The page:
Inflation, rumoured BTOM delays and English wine among stories impacting food and drink trade

Mon 21 Aug 2023
Posted by: Danielle Keen
Trade News

Danielle Keen

The food and drink sector has faced a number of challenges over the last few years both in the UK and globally.

The IOE&IT Daily Update here rounds up some of the current issues faced by businesses in the sector, with IOE&IT academy trade and customs specialist Matt Vick providing insights.

Inflation slowing

Last week’s inflation figures heralded a continued fall in the rate of food prices inflation.

The Guardian reported a drop to 12.7% in the four weeks leading up to 6 August, the fifth consecutive month inflation in the sector fell. Reductions in the rate of inflations were recorded across almost all major food types, except for yoghurt, fish and sugar.

Vick cites a strengthening in the value of Pound Sterling and businesses’ increasing ability to find alternative sources of goods that have been impacted by Russia’s war in Ukraine as reasons for the fall.

Good news from the Black Sea

A Ukrainian grain ship – The Joseph Schulte – left the port of Odesa on Thursday (17 August), carrying 30,000 tonnes of cargo, including food products.

This is the first departure from the port in over a month, following the breakdown of the Black Sea grain deal with Russia, which guaranteed the safe passage of Ukrainian food exports from Odesa and two other Southern ports.

While the departure is welcome news, Vick highlighted that there’s been an ongoing pattern of Russia blocking Ukrainian shipments, even during periods of consensus about the deal.

“Until the black sea ports, like Odesa, are properly secured, and unless they militarise the shipping lane, I think this will keep happening.

“Restricting trade is such a vital tool for Russia. It's one of the country’s main levers of control, along with gas and oil exports. It's one of the few bargaining chips Russia has.”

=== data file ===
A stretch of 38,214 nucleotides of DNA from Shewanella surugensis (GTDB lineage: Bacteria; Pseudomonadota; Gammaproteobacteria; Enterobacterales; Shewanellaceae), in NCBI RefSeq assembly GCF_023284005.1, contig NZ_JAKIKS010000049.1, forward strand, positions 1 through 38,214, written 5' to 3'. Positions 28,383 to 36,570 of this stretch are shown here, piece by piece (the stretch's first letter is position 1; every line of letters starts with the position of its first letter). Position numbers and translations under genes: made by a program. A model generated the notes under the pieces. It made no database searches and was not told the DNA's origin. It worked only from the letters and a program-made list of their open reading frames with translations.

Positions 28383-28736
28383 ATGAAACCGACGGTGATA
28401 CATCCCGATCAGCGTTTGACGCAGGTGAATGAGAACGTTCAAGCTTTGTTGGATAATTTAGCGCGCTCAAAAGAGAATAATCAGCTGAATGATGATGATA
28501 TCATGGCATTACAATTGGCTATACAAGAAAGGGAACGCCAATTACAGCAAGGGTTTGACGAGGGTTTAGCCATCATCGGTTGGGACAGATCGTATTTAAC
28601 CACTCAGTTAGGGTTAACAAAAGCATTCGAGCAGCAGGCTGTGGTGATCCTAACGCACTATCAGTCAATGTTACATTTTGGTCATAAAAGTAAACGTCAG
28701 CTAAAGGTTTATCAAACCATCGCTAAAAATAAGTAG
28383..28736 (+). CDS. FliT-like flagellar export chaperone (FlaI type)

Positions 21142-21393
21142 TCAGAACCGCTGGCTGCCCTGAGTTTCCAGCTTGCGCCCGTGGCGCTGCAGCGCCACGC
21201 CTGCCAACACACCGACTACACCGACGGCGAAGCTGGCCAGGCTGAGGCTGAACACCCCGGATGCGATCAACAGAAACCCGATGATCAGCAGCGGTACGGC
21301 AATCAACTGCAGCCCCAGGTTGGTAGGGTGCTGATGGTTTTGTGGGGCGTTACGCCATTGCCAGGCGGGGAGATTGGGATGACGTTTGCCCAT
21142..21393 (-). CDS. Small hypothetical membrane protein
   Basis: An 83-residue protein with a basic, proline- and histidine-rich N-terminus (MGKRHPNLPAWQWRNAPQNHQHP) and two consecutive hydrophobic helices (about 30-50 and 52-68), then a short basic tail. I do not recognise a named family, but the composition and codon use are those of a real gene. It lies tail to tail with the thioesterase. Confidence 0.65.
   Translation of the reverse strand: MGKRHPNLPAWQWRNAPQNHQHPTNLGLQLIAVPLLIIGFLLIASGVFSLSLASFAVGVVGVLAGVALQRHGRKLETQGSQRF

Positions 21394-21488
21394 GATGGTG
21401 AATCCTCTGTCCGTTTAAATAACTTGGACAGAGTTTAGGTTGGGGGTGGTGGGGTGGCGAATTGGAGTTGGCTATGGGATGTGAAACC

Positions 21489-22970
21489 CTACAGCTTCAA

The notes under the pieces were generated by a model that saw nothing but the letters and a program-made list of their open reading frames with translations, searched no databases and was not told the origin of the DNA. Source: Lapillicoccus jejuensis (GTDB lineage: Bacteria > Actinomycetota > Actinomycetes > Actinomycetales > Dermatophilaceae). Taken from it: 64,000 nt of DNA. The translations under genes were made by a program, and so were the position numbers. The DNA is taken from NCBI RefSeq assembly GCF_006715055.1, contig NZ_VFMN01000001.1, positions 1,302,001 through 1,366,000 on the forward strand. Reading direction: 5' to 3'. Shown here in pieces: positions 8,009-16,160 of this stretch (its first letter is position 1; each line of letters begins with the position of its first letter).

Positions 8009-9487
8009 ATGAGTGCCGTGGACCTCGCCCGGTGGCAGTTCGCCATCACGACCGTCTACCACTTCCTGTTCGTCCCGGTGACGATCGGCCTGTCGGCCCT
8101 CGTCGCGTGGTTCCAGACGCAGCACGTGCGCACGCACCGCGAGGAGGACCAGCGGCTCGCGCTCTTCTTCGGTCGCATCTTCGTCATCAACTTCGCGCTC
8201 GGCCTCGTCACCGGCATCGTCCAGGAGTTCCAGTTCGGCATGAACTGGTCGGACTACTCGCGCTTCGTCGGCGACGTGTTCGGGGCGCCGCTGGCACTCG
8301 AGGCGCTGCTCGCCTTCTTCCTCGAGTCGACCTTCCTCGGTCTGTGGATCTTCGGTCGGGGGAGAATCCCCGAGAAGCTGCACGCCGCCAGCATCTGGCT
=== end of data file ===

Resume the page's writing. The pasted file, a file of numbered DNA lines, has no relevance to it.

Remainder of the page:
Droughts cause global shipping concerns

Unprecedented drought conditions are causing concerns across key global supply chain shipping routes, as we reported last week. From the Panama Canal to the Danube River, warmer climate conditions are reducing water levels, limiting the volume of ships and the amount of goods they can safely carry.

Vick believes these developments could accelerate onshoring and nearshoring trends established during the Covid-19 pandemic, with greater home investment in industries such as solar panels, electric vehicle batteries and semiconductors.

“For various reasons, environmental and political, a lot of countries are starting to look at crucial resources and materials and think: ‘Okay, how can we improve supply chain security,’ and generally speaking, that means onshoring production.

“If that trend continues, we'll be less reliant on international networks, but we are still relying on them as of now. We don't currently have the skilled workforce to just transition those industries here and now, so this is something that will take decades to correct.”

British wine o’clock

Vick also highlighted a positive British onshoring trend: the growth of British wine.

Classic British summer weather favoured British wine producers, who anticipate a bumper harvest, the Guardian reported last Friday (11 August). While a disappointing washout for many, rainy July presented perfect growing conditions for the grapes that are needed to produce white, red and sparkling wine.

This is a huge boost for the nascent British wine industry, with production already up one third on 2021 figures, according to WineGB. Exporting has also increased, taking up a 7% share of sales, compared to 4% last year.

Border Target Operating Model delays

iNews reported that the Border Target Operating Model (BTOM), which will introduce new checks on goods imported from the EU, is set for another delay. The checks will largely affect sanitary and phytosanitary (SPS) products, requiring the EU exporter to provide more documentation to assure the safety of their products.

Originally scheduled for implementation from 31 October, it’s being rumoured that the delay will push the SPS checks back until 2024.

Vick notes that while some EU traders have welcomed the delays, British exporters will see the introduction of checks as important for restoring a level playing field with their EU competitors. He said:

“The EU has had full SPS controls from the start,” said Vick. “It's much easier for an EU company to sell food products in the UK than it is for UK companies to get food products into the EU.”

Special interest group

To receive more insight into food and drink trade news and insights, IOE&IT members can join the new Special Interest Group (SIG) which will be dedicated to the sector.

The new SIG will be launched with an online event at 10.00am on Wednesday 20 September. An expert panel will include IOE&IT SPS and trade experts Laura Williams and Hamish Mackay.

The focal issue of the event will be the new BTOM rules.